WHO wants travellers to be alert and wear masks on planes, will also update Covid-19 guidelines

Travellers must also keep themselves informed about COVID-19 cases in different countries.

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WHO Spokeswoman Margaret Harris urged people not to be caught off-guard by resurgent local epidemics and quarantine measures.
GENEVA: The World Health Organization on Tuesday urged travellers to wear masks on planes and keep themselves informed as COVID-19 cases surge again in some countries, prompting new restrictions in places like Australia.

Spokeswoman Margaret Harris urged people not to be caught off-guard by resurgent local epidemics and quarantine measures, saying: "If it's anywhere, it's everywhere and people travelling have to understand that."

"This virus is widespread and people have to take that very, very seriously."


The WHO said last month that it would update its travel guidelines ahead of the northern hemisphere summer holidays but they have not yet been released.

In the meantime, travellers should "remember things will change, or may well change", Harris said at a Geneva briefing.

"We're seeing a lot of upticks, a lot of changes in different countries, countries that had successfully shut down their first transmission are seeing second upticks," she added, mentioning Australia and Hong Kong.
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Lockdown measures were reimposed in Australia's second biggest city on Tuesday, confining Melbourne residents to their homes unless undertaking essential business, as officials scramble to contain a coronavirus outbreak.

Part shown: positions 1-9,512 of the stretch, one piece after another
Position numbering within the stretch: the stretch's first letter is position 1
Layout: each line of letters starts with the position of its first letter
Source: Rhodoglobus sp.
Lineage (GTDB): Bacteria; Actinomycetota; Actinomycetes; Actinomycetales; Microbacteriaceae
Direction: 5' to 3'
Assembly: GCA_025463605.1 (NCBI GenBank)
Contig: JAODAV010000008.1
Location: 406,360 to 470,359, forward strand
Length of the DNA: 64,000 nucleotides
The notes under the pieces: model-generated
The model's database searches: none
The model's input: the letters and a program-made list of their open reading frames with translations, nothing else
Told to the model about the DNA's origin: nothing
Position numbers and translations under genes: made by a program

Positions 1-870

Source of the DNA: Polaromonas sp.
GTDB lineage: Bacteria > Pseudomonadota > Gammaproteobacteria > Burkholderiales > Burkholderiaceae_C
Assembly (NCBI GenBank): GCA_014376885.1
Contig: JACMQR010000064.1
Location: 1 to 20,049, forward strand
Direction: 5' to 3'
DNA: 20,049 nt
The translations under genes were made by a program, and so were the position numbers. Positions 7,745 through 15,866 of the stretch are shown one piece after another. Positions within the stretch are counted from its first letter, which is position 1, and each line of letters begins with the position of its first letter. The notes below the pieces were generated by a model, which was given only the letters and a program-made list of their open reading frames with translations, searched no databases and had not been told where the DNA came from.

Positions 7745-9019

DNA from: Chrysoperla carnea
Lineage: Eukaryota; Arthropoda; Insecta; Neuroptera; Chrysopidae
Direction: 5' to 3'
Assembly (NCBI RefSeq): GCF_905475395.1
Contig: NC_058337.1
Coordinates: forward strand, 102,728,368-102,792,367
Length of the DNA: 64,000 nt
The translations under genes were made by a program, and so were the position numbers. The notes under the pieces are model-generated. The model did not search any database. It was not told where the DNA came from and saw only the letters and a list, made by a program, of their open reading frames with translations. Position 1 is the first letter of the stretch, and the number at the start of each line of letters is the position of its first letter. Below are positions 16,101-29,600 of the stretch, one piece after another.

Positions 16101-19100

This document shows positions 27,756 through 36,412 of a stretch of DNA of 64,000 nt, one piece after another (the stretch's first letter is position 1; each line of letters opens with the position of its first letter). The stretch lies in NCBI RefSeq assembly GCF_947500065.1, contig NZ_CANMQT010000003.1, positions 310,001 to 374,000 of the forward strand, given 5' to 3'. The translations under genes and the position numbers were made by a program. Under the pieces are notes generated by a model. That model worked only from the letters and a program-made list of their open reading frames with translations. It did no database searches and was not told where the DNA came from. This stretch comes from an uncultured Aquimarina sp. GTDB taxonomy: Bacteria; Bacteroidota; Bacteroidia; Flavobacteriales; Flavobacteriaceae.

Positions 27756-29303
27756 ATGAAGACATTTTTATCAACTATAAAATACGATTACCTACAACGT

The WHO's previous guidance for travellers has included common-sense advice applicable to other settings such as social distancing, washing your hands and avoiding touching your eyes, nose or mouth.

Harris also proposed on Tuesday wearing a mask on planes, a measure which is already a requirement of many airlines.

"If you are flying, there is no way you can social distance in a plane, so you will need to take other precautions including using a face covering," she said.
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Bust The Myth Bubble: Sesame Oil, Alcohol Sprays Can't Prevent Coronavirus
1/11
A lot of what you hear or read about the coronavirus may be myths. WHO data busts a few common misconceptions.
A lot of what you hear or read about the coronavirus may be myths. WHO data busts a few common misconceptions.
Myth: Pneumonia vaccines will protect you against coronavirus.

Reality: Vaccines against pneumonia, such as pneumococcal vaccine and Haemophilus influenza type B (Hib) vaccine, do not provide protection against coronavirus. The virus is so new and different that it needs its own vaccine. Researchers are trying to develop a vaccine against 2019-nCoV, and WHO is supporting their efforts. However, while they are not effective against 2019-nCoV, vaccination against respiratory illnesses is highly recommended to protect your health.
Myth: Pneumonia vaccines will protect you against coronavirus. Reality: Vaccines against pneumonia, such as pneumococcal vaccine and Haemophilus influenza type B (Hib) vaccine, do not provide protec..
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Myth: Ultraviolet disinfection lamp can kill the coronavirus.

Reality: UV lamps should not be used to sterilise hands or other areas of skin. Far from killing the virus, the UV radiation can actually cause skin irritation.
Myth: Ultraviolet disinfection lamp can kill the coronavirus. Reality: UV lamps should not be used to sterilise hands or other areas of skin. Far from killing the virus, the UV radiation can actuall..
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Myth: Thermal scanners can help detect infected people.

Reality: Thermal scanners are effective in detecting people who have developed a fever due to the coronavirus infection. However, they cannot detect people who are infected but are not yet sick with the fever. This is because it takes between two and 10 days before people who are infected become sick and develop a fever.